Investing Related Items

Over at Trust Funds for Kids I’ve been updating the portfolios and researching relevant topics for detailed analysis.

One interesting item to me is ADR’s or American Depository Receipts, which represent foreign stocks trading in US markets. “Sponsored” ADR’s trade on NYSE and NASDAQ and “unsponsored” ones trade on the OTC or “pink sheet” markets. Recently one of my stocks (Siemens) went from a sponsored to non-sponsored ADR status and I started researching it here.

I also researched the impact of currency moves on a portfolio, focusing on the Australian dollar vs. the US dollar and its effect on a particular Australian Bank Westpac. It is interesting to view the two elements in an intertwined fashion, since the US dollar was a poor performer over the last 5 years relative to many other currencies.

Finally I look a bit at performance over the last year and marvel about how easy it is to assess performance these days with free graphing and overlay tools, compared to the manual effort in past years’. It still is difficult to always properly factor in dividends and the timing of cash flows (investments), but that’s a different story.

Cross posted at LITGM

5 thoughts on “Investing Related Items”

  1. Watch out for abandoned property status. I have been warned by a few investments that the state of West Virginia would like to confiscate my investments based solely on the fact that if I didn’t contact the investment managers within a year, the investment would be deemed “abandoned” and thus confiscated by the State. I know other states are now doing this also. Crooks.

  2. The Siemens ADR is still sponsored, it’s just a different level of sponsorship that does not fulfill all the requirements for a listing on an American stock exchange.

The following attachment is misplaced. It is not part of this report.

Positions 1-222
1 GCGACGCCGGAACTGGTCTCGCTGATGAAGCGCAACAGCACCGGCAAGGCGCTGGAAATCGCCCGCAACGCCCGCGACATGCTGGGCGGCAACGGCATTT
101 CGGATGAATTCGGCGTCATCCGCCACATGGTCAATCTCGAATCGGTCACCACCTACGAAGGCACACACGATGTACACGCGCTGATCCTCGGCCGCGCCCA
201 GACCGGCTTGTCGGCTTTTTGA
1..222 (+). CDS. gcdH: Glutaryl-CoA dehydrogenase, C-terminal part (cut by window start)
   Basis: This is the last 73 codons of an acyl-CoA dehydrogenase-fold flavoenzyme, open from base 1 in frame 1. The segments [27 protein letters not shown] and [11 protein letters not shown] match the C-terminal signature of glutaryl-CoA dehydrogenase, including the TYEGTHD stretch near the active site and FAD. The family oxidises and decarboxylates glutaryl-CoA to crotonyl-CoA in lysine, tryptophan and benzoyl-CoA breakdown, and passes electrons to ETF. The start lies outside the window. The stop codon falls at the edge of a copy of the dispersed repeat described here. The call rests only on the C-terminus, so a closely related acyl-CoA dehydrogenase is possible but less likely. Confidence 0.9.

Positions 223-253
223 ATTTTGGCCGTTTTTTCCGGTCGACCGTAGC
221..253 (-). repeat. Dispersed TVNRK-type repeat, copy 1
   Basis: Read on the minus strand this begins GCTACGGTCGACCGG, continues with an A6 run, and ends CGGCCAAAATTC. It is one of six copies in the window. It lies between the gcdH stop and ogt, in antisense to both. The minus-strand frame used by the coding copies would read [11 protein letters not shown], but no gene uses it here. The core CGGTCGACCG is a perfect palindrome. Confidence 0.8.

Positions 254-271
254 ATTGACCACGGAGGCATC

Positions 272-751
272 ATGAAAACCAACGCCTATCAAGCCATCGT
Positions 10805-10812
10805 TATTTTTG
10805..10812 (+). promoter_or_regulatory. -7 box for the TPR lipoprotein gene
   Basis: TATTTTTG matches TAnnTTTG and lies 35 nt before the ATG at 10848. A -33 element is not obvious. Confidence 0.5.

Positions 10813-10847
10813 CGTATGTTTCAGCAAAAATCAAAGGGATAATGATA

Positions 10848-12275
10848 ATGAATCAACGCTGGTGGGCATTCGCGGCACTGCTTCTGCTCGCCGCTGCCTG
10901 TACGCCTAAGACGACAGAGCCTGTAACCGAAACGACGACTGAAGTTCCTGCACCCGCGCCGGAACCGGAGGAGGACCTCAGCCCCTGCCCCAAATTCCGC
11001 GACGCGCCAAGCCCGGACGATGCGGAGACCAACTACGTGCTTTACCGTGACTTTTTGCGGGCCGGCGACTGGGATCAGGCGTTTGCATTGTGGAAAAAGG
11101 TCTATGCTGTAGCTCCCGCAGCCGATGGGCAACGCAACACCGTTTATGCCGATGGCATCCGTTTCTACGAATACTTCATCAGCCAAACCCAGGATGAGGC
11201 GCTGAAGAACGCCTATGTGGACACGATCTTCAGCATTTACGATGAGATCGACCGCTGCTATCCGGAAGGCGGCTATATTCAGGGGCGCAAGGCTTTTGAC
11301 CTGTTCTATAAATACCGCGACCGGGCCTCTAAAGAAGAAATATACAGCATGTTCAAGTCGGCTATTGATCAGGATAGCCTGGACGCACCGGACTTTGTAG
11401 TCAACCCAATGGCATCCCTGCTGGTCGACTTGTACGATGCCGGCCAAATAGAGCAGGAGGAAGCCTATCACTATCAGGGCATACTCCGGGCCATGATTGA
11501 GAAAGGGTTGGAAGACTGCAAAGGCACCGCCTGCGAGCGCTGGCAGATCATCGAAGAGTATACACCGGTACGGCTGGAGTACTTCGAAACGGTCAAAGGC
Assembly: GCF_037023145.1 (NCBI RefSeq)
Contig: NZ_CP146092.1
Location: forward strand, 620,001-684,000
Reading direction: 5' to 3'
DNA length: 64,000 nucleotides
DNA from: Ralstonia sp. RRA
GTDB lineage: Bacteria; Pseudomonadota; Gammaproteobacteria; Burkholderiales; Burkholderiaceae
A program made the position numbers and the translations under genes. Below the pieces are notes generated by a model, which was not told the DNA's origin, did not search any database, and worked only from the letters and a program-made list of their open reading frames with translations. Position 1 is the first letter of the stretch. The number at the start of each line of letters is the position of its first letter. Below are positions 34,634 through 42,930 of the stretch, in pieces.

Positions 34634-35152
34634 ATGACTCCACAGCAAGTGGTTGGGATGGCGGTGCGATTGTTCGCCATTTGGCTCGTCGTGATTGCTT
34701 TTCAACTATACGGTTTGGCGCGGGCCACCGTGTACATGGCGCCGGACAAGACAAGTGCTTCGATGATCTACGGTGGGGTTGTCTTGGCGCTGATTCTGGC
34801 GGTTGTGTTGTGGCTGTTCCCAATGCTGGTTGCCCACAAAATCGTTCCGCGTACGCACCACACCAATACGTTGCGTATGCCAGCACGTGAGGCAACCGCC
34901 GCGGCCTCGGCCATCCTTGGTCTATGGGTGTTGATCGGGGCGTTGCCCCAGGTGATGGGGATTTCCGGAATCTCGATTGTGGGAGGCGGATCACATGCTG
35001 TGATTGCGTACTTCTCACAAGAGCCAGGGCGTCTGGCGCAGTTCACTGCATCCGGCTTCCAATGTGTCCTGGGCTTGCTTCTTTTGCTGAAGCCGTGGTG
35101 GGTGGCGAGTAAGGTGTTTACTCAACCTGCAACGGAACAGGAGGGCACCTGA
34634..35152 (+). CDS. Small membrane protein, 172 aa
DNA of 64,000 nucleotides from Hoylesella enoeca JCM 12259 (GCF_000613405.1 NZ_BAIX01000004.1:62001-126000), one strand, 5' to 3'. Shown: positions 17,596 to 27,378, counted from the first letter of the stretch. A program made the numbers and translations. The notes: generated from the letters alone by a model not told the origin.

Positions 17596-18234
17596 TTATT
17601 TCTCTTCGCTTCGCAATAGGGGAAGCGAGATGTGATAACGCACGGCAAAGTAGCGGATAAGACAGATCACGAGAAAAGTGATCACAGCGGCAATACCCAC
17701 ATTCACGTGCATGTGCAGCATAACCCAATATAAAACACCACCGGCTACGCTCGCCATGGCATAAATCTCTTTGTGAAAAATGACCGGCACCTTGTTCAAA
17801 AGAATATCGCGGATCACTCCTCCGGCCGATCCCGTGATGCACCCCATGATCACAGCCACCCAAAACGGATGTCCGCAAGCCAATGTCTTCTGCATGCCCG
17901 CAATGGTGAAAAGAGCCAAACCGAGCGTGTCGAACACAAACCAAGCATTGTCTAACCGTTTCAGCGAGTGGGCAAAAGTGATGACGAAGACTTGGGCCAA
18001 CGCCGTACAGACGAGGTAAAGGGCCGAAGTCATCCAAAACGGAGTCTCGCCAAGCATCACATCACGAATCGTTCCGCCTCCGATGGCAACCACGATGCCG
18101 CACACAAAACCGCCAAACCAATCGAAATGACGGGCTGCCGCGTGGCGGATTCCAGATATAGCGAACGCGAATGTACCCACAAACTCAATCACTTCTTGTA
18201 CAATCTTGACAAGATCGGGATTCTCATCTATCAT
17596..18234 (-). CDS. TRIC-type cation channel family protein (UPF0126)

3. Fair it is sponsored but on the OTC exchange. This means that they don’t necessarily comply with the Sarbanes-Oxley rules and you may face additional charges when purchasing OTC stocks.

    I guess there are other stocks on OTC exchanges that are completely unsponsored but haven’t researched this yet.

  4. If I understand you correctly, it’s possible that the stock went down on its home exchange, but may have gone up with the ADR due to currency fluctuation?

  5. Absolutely. The return on the ADR is a combination of the currency fluctuation and the return of the stock on the home exchange.

    Simple example – stock stays flat on Australian exchange and US dollar slides vs. Australian dollar – the value of the ADR increases. Both items are factored into the price at all times. Else there would be a huge arbitration opportunity.

    When you start viewing your portfolio as “US Dollar Denominated Assets” – if the US dollar declines by 20% against major currencies – and your portfolio is flat – you’ve lost 20% in “real” purchasing power.

    You would see this if you 1) went overseas and tried to buy goods in their country (like my famous $20 beer in Norway) or 2) had to buy overseas goods shipped into the US (the Japanese are punishing themselves because they’ve devalued their currency but they have to import fuel from abroad which is denominated in US dollars).

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